For more on the Russian elections we join euronews reporter Natalia Marshalkovich.
Natalia Marshalkovich: “How should we interpret the results of the Russian general election? We are joined from Paris by Tatiana Stanovaya from the Centre for Political Technologies.
Let’s begin with the turnout, it was very low compared to 2011, why?”
Tatiana Stanovaya:“Yes the turnout was much lower than expected. There are many reasons for that. Firstly we see a growing social depression across Russian society related to a reduction in the quality of life and falling salaries.
We have also seen a significant drop in interest in elections and in politics in general. You can also add that there was a strategy, adopted by authorities, to keep the turnout low.
A number of analysts agree that the Kremlin created the conditions that resulted in a low turnout and that is partly true.
The transfer of the election date from December to September added to the apathy, it is much more difficult to mobilise the electorate over the summer. Accordingly all the parties throughout the election campaign were bland and lacked substance.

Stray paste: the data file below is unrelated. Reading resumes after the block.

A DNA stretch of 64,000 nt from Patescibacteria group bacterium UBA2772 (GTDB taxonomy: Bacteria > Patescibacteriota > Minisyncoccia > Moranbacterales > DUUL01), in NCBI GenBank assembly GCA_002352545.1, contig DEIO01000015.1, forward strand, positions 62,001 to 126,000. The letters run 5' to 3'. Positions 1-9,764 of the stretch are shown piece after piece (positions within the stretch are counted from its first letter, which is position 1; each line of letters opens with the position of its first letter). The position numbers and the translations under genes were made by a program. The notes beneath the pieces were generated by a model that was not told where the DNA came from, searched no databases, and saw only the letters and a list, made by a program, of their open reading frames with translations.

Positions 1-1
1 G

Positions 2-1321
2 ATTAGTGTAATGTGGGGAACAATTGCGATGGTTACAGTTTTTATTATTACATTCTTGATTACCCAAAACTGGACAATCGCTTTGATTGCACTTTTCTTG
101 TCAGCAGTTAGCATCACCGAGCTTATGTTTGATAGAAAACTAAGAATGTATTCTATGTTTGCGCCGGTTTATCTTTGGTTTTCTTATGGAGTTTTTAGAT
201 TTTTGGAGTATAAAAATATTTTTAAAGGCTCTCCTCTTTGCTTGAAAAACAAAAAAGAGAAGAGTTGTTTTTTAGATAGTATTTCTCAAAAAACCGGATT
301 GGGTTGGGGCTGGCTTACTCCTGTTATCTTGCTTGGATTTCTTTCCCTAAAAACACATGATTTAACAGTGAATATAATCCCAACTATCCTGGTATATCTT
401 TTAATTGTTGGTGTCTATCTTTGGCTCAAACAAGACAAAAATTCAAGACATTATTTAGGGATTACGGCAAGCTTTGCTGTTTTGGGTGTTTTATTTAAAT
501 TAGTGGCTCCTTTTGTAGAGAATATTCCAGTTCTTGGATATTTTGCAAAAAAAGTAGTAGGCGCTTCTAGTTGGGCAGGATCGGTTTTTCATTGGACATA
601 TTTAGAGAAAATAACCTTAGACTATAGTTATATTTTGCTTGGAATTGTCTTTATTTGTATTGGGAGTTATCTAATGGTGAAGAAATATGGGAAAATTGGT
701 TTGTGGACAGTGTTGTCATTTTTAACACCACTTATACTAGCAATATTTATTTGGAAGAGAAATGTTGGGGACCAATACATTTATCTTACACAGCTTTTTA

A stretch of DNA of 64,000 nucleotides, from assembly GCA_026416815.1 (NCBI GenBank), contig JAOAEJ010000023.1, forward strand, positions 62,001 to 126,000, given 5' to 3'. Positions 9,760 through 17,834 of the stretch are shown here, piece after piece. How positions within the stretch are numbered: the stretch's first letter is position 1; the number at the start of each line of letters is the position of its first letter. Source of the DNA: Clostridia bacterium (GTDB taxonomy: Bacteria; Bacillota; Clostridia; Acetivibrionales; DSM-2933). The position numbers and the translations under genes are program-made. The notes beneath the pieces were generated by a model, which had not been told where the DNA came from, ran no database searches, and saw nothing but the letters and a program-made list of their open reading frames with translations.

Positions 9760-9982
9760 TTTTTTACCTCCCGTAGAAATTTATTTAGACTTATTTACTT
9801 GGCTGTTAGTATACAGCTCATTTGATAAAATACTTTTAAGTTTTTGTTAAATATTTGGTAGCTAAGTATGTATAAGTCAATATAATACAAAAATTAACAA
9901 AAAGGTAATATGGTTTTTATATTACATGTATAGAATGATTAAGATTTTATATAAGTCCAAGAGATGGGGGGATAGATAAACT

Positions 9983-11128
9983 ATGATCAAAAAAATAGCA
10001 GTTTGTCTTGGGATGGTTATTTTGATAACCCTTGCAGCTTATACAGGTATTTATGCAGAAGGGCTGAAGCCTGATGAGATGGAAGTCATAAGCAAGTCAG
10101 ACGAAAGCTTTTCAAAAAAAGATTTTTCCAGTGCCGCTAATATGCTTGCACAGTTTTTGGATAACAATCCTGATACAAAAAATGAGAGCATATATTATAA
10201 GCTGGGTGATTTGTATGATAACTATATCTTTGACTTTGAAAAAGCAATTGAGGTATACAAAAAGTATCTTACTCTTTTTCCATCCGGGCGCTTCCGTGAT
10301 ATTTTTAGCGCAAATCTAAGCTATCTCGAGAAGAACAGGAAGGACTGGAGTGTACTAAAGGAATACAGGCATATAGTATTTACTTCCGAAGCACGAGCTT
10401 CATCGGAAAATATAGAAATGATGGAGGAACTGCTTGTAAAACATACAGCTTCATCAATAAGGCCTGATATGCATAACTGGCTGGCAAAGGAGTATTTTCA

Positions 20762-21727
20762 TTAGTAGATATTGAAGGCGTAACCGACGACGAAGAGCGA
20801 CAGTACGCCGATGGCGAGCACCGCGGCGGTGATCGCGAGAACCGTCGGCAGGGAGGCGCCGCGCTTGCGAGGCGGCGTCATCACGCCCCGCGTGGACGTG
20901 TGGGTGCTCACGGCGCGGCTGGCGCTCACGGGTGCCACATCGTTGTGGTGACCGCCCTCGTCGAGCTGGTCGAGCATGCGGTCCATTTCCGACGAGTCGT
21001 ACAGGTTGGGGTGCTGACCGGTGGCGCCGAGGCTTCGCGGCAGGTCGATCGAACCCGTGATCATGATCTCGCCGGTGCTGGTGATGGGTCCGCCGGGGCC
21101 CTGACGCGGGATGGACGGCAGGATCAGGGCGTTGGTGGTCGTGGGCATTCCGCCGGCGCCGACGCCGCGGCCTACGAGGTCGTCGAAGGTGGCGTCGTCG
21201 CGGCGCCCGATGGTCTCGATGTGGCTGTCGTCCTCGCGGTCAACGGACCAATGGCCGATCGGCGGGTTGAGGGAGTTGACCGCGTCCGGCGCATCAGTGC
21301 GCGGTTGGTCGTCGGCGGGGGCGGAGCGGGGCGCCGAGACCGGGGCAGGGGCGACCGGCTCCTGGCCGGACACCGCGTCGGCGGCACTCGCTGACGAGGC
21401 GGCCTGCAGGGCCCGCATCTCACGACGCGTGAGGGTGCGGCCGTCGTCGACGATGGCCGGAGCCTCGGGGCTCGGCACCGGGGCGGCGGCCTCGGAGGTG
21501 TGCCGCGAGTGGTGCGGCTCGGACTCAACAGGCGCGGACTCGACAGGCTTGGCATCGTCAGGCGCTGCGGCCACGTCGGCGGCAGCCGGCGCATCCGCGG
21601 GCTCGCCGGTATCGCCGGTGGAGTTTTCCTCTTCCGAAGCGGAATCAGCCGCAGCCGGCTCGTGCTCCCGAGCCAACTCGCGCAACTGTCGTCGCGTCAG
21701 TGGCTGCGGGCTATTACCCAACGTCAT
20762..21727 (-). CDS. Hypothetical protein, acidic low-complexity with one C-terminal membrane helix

The content of the campaign ignored the interest of voters. The strategic development of the country, the economic situation and foreign policy were set aside and what we got was aggressive, patriotic, rhetoric.”
Natalia Marshalkovich:“Maybe the results are related to what you say. But we see the same four parties in the Duma, but the numbers have changed, we have the seen the Communists lose ground and Zhirinovsky’s party make headway.”
Tatiana Stanovaya:“The foundation for Zhirinovsky’s success is linked to something which began four years ago, not the 2014 events with Crimea and the crisis in Ukraine, but two years earlier when Putin returned as president. From then on the Kremlin started to manipulate nationalist sentiment. Remember the article that Putin wrote in 2012 on the special role of the Russian nation. Zhirinovsky’s party then cultivated the state rhetoric for four years.
For the Communists it was difficult to maintain their support base as commentating on social issues is considered too risky. The Kremlin does not want this discussion even between political parties and they, the opposition, played the game.
Those are the rules of the game and the opposition accepted them so they could at least maintain their presence in the parliament with the same numbers.
We now see that the
strategy has failed. The three other parties lost and United Russia won a majority, so they no longer need constitutional partners.”